Zero-rating VAT plan is completely inadequate, civil society group says
The PMBEJD says zero-rated foods themselves are not affordable and households living on low incomes are highly exposed to VAT
New value-added tax (VAT) exclusions have had no effect on the food baskets of struggling South African households, according to a civil society group.
The economic justice group, Pietermaritzburg Economic Justice and Dignity (PMBEJD), said on Wednesday the addition of cake flour to the list for zero-rated goods resulted in a R2.16 saving on the food baskets of households living on low-incomes. The group said its analysis showed that the total cost of the April 2019 household food basket was R3,076.76.
Zero-rating cake flour has not had any effect on the household affordability crisis, it said.
In 2018 the government increased the VAT rate to 15%. However, due to the public outcry on what this would mean for households living on low incomes, the Treasury appointed an independent panel of experts to investigate options to mitigate the impact of the increase.
The VAT panel recommended zero rating white bread, bread flour and cake flour, sanitary pads, school uniforms, and nappies. It further suggested that the National School Nutrition Programme be strengthened and the old-age grant and child support grant be increased.
PMBEJD said most of the VAT panel recommendations were dismissed. In 2018, finance minister Tito Mboweni announced that as of April 1 2019, the government would zero-rate sanitary pads, bread flour and cake flour.
“No changes were made to the old age grant or the child support grant to mitigate the impact of the VAT rate increase. Shortly after minister Mboweni’s announcement, PMBEJD released a media statement arguing that removing VAT off a few food and nonfood items would not in itself be enough to mitigate the impact of the VAT increase on poorer households,” the group said.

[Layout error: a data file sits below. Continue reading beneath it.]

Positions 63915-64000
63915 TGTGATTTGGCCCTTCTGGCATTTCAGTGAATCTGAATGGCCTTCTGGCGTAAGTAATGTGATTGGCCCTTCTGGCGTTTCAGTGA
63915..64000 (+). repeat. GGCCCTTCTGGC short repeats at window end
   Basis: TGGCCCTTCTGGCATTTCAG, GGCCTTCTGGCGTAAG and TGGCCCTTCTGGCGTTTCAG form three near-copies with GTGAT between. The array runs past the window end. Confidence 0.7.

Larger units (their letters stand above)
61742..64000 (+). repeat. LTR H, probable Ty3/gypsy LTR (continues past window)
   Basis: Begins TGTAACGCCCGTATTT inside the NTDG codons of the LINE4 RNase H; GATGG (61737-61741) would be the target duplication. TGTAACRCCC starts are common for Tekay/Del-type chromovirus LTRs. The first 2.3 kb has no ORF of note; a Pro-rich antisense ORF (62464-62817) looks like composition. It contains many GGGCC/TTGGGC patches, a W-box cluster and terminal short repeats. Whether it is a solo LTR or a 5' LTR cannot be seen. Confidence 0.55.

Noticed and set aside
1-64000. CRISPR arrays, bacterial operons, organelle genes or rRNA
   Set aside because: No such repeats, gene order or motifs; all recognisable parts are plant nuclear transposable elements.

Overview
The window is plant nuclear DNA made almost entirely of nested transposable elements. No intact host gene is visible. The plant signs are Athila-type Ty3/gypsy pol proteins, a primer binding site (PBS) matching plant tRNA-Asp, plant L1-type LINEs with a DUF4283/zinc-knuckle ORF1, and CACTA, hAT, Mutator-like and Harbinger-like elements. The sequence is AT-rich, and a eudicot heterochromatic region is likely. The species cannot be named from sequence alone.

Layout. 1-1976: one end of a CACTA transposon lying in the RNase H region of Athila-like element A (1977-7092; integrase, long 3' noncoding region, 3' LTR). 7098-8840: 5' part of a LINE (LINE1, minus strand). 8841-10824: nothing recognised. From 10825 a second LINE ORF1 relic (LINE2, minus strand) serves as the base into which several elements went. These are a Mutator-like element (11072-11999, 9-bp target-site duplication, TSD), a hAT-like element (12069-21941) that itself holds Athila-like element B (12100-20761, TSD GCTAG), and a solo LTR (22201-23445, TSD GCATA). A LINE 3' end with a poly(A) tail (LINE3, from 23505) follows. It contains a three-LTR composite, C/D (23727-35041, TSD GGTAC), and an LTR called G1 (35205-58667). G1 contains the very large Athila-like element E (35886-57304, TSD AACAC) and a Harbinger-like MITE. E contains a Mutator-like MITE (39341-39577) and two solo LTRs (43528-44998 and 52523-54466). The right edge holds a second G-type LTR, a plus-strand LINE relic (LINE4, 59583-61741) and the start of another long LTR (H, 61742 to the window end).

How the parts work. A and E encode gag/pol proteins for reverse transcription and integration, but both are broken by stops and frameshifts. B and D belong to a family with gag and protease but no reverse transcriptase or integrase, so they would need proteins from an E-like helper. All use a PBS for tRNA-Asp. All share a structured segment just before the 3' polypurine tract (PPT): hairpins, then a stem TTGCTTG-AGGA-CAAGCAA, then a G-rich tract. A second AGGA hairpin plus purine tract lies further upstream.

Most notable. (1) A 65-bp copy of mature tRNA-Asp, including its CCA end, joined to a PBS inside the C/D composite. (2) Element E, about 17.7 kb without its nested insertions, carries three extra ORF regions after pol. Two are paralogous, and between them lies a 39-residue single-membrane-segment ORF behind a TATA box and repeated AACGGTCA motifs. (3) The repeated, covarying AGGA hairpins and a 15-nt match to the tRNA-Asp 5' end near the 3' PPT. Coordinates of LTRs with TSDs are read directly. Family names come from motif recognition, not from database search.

The group said zero-rated foods themselves were not affordable and that households living on low incomes were highly exposed to VAT, with 20 out of the 38 foods which make up the typical food basket subject to VAT.
“It seemed to us that the Treasury’s response to mitigate the impact of VAT on poorer households by zero-rating a few more foods and nonfood items was not only based on several flawed assumptions on what people eat and how meals are put together but they had also missed the central point raised by civil society and trade unions [which is that] SA households are facing a massive food affordability crisis and require urgent government intervention.”
PMBEJD collected monthly food price data in April from six retail supermarkets which target the low-income market in Pietermaritzburg. Out of the three items selected by government for zero-rating, the group tracked cake flour and sanitary pads through its monthly Household Affordability Index.
In March 2019 (before VAT exclusions came into force) the cost of 10kg cake flour on supermarket shelves was R75.82. In April 2019, after VAT exclusions were effected the cost of 10kg cake flour on supermarket shelves was R73,66. The cost difference between March and April was R2.16.
“Zero-rating cake flour as an intervention to mitigate the impact of a rise in the VAT rate, as our data shows, has not been successful,” PMBEJD said.
“More importantly, however, is not the addition of cake flour to the zero-rating list, but government intervention in the totality of the household affordability crisis: here we see that zero-rating as a mitigation strategy is wholly inadequate because the savings to consumers are so marginal relative to the total cost of securing a household food basket.